Books on tape!
This is a favorite of elementary teachers. It makes for a fantastic reading center, a great way to build confidence in struggling readers, and is motivating for young students. If purchased from a publisher, it's 100% legal.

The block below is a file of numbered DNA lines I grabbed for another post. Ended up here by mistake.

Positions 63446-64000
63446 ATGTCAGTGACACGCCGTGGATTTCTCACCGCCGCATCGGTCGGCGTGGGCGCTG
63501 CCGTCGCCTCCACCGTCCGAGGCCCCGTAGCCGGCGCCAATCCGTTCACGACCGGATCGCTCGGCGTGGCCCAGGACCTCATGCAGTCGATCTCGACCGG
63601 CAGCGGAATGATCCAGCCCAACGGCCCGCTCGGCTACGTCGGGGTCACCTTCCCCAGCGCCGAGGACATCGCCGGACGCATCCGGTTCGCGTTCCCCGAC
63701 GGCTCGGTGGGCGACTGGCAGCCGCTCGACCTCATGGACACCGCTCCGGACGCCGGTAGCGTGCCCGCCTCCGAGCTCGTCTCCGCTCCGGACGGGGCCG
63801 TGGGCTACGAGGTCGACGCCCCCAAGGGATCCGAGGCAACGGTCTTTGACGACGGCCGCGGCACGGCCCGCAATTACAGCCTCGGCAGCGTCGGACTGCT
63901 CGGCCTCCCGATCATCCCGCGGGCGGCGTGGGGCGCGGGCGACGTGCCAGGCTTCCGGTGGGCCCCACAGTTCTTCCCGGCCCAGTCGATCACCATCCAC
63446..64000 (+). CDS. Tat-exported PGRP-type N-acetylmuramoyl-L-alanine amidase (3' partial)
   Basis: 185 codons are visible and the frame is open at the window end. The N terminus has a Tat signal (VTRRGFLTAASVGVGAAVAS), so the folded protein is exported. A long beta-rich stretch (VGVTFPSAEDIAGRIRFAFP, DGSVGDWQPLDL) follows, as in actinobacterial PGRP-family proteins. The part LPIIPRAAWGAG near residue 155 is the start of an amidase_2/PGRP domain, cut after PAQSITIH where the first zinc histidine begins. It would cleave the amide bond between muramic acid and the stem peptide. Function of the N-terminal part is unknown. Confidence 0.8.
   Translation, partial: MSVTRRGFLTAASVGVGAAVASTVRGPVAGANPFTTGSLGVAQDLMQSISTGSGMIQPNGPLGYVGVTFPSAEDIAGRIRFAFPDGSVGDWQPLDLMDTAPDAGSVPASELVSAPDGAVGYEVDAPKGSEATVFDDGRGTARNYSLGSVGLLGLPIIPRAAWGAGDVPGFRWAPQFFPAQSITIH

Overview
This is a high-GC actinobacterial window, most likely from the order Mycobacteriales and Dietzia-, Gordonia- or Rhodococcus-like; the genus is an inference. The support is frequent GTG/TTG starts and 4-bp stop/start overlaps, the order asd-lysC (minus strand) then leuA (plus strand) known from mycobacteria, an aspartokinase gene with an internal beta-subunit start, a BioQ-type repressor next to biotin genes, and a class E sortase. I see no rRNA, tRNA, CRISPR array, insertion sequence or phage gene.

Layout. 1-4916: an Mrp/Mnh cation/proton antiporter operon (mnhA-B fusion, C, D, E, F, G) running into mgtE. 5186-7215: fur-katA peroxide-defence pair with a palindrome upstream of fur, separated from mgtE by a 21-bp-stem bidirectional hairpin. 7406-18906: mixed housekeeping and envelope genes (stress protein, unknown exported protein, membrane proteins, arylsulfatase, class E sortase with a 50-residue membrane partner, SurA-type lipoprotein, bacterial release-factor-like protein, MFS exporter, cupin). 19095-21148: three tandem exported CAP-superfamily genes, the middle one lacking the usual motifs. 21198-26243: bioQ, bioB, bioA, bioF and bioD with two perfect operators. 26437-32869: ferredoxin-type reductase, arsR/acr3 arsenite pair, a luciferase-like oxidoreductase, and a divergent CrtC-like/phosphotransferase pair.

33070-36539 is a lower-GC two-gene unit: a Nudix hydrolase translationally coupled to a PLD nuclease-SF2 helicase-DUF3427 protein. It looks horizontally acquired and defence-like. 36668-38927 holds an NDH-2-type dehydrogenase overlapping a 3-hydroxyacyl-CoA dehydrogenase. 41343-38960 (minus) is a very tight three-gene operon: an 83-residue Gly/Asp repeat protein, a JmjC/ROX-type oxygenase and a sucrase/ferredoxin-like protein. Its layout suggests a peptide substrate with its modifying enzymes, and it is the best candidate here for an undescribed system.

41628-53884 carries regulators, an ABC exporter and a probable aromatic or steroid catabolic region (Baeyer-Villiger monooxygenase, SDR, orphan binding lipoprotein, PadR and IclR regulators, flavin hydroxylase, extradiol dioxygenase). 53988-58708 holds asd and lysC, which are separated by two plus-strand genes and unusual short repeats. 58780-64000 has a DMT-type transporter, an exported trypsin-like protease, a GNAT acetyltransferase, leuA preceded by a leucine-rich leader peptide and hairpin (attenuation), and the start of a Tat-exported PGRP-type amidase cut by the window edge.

Many teachers will have a parent volunteer, fluent student reader, or will make their own books on tape. I have read it suggested in many books, websites, and even had an administrator suggest to have my students make their own. I was surprised to find that all of these do-it-yourself ideas (despite their many benefits) are in violation of copyright law. As Simpson notes on p. 56, this is only allowed by fair use standards if 2 pages or 10% of the book is used. I don't know many classroom teachers who only encourage a student to read or listen to that much of a story. (I can't think of many students who would stop after 2 pages or 10%, either). I am curious about why so many "professional" sources suggest creating these resources for classroom use when it is in direct violation of copyright laws. Perhaps there needs to be more professional development on this topic. I know that up until now, the only reason I had not taken the advice to create my own books on tape was a lack of resources and technology in my classroom.